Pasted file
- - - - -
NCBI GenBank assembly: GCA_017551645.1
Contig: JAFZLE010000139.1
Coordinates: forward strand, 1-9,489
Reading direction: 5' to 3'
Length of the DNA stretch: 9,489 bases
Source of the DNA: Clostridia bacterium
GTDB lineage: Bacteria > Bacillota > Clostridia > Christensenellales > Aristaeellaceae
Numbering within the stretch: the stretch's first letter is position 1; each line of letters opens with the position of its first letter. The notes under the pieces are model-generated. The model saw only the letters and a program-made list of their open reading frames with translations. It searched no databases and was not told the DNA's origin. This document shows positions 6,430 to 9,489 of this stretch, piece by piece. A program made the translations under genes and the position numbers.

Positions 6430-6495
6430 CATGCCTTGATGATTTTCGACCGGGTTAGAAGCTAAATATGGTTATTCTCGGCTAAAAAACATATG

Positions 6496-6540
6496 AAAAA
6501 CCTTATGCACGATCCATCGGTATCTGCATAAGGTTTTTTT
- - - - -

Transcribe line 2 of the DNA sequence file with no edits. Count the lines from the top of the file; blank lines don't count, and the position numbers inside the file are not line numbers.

Contig: JAFZLE010000139.1